Sunday, 1 September 2013

Why not be happy?

Sometimes, I get accused of not being ambitious.

Well maybe that is true.  Part of me thinks ambition is for the young, who have yet to realise what the real world is like.  Another part of me thinks I did stuff in my late teens and twenties - met and interviewed so many great musicians, got my work published in magazines, did a bit of travelling, saw some wonderful sights, that wanting more would be plain greedy.  I think there are plenty who earn more in a year than I do in three that have never seen ospreys catching their prey at dawn, have not looked over the side of a boat and seen humpbacked whales come up to feed, have not had a whole row of seats on a plane to themselves to lie back and watch the Northern Lights above Canada, or touched noses with a giant anteater, fed manatees, or been groomed by a lemur sitting on their shoulder.  Maybe they've used their city parasite earned money to get backstage to meet their musical heroes, but have they been genuinely thanked for being there?  (And known they meant it)

OK, in my working life I have never had fantastically well paid jobs, or been promoted above my ability.  But I'd rather have a genuinely useful job that pays enough to get by comfortably that earn a living doing something that my ethics told me was wrong.  In just under two months, it will be five years since I started working in the NHS.  It happened almost by accident - just a four week temp booking that became a permanent job - but it is something that, despite my minor admin role, I am, to use that hackneyed business term, passionately proud of.

Why should I aspire to do more that a job that benefits other and lets me go home with a clear conscience?  Even if it allowed me to put aside enough funds to buy a place in the country to do grown all my own food, including keeping livestock, my ethics would not allow me to work in private health or education, or in any way be involved in the dealing in stocks and shares.  I'd far rather be content than rich from exploiting others.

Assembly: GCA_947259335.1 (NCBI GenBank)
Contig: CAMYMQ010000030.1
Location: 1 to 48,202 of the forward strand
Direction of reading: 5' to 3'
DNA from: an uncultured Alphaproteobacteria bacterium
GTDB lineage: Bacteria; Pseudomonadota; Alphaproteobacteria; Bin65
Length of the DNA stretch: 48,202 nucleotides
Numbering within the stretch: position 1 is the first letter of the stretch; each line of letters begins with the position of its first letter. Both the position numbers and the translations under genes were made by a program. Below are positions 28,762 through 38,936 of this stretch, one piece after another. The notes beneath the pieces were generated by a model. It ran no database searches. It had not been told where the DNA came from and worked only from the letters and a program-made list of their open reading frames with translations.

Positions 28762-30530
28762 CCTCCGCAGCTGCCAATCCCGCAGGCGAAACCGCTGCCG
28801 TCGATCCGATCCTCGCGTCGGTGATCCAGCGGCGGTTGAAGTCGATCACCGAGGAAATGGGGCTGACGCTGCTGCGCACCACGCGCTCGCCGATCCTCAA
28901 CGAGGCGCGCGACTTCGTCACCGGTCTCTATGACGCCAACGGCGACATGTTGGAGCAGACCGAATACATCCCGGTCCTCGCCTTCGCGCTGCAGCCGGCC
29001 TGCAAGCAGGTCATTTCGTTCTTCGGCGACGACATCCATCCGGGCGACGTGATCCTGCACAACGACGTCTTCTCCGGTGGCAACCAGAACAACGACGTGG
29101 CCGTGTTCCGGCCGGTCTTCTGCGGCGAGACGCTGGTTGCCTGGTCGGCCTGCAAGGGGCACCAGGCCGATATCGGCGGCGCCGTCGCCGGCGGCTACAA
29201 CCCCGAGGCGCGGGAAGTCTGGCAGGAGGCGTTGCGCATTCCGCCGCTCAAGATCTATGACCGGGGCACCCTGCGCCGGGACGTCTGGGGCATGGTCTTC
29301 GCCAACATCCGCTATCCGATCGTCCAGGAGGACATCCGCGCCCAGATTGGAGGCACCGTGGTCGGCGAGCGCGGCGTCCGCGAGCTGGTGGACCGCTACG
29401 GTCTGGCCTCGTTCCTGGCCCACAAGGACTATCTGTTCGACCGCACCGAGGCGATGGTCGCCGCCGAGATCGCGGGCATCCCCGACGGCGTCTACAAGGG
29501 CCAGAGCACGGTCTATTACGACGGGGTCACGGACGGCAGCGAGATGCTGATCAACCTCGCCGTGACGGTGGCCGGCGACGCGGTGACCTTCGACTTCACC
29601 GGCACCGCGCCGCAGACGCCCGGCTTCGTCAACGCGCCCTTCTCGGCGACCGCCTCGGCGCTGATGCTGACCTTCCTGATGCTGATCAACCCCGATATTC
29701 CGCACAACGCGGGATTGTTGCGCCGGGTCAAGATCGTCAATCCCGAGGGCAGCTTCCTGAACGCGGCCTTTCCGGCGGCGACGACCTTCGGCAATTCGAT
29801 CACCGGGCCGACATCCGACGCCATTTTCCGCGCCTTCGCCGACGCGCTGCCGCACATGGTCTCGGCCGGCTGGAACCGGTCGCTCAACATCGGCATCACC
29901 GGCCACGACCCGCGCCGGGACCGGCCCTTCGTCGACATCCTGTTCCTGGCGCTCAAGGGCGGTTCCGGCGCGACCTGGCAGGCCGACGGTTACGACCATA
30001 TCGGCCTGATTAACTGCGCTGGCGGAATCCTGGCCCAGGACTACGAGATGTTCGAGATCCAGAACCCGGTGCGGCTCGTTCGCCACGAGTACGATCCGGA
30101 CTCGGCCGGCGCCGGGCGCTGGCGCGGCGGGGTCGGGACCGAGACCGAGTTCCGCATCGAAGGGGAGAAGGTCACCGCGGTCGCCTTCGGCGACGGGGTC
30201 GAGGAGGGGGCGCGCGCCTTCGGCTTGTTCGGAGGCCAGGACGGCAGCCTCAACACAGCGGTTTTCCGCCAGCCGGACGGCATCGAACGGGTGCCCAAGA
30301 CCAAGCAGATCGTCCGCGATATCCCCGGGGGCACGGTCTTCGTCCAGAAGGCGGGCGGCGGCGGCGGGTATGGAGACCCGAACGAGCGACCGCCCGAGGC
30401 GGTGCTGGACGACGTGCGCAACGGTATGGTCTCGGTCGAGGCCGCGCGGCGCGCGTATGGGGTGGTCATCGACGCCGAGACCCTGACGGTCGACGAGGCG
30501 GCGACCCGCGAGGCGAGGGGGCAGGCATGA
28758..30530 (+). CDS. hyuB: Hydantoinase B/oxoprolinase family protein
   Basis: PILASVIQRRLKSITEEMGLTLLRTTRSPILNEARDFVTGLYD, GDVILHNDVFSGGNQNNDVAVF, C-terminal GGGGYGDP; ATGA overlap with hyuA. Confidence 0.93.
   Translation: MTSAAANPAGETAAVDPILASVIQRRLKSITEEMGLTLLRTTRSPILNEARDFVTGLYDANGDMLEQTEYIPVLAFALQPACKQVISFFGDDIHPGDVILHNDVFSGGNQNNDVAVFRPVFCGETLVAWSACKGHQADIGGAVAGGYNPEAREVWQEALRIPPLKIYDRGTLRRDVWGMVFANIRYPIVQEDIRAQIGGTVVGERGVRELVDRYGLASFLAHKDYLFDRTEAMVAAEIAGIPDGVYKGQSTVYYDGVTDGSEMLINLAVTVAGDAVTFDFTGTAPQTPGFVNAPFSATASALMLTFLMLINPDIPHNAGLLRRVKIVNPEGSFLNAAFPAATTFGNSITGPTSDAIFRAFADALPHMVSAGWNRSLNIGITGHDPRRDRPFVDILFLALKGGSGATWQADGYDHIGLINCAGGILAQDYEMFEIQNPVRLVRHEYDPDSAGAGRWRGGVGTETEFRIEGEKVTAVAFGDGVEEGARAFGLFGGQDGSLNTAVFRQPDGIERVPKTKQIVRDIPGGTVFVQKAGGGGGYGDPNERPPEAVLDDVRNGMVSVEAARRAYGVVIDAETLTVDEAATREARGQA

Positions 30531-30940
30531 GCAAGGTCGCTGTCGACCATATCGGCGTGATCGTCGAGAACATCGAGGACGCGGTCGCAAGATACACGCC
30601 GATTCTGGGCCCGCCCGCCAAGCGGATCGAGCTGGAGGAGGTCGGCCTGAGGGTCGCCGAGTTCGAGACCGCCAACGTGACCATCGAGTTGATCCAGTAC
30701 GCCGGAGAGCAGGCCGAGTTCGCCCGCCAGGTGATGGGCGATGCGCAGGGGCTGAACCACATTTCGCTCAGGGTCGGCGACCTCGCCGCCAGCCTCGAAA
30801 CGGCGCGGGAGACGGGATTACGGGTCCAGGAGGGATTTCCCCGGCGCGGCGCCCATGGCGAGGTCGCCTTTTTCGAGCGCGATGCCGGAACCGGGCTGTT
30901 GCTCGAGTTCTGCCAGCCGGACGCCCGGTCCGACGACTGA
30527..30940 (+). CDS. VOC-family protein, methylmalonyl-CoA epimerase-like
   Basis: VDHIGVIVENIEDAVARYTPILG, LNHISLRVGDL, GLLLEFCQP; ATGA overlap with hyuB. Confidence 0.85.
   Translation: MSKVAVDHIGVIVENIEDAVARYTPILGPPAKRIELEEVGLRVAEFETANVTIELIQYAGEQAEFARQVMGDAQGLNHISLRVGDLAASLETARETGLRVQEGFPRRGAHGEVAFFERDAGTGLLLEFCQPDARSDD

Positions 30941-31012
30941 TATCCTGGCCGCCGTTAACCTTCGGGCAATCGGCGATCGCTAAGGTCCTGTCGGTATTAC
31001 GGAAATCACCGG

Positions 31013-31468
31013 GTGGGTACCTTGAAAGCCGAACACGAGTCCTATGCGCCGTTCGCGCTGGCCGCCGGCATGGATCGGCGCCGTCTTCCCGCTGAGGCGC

Yes I still have dreams, but I'd rather be realistic.  This year I've managed to get a few flowers off the dahlias and feel I've got one up on the slugs (although that may be because they turned their attention to my pumpkins) and so far my tomato plants have been blight free.

The Autumn Equinox approaches, the time when I start to work towards next year's harvest.  I'm starting to hone my planting lists, and will be visiting the Wisley Flower Show to purchase Autumn planting peas and broad beans, plus the first garlic, shallots and onions.   I'll be on the look out for more unusual edible plants, plus bulbs for containers to move around to brighten corners as required.

It's coming up to two years since I broke my ankle, but I still have aches and pains where the ligaments were damaged, so we're getting really serious about no-dig beds - once the couch and bramble have stopped fighting back.  The Annoying Middle Class Family and their slug pellets on the plot next to us have given up, and Howard is considering asking to take that over.  But first, we need to whip the one in my name into shape.

Another swathe was tackled today, and I've replanted my saffron bulbs in a sandier compost mix in the hope of more than a couple of home grown threads this year.

We're digging for small victories from here on in.


andrea said...

I haven`t had such an exiting life as you,but I am happy with my lot.Illness caused a life change,for the better.We do a worthwhile job.
I love my allotment,we are content.

Anonymous said...

It is definitely the little things that matter. I went to two farmers' markets this weekend and purchased from a few different people. I spent some time talking to a woman selling honey about her bees. I cooked up my beet greens when I got back and ate them, and then cooked up my beets. I felt happy.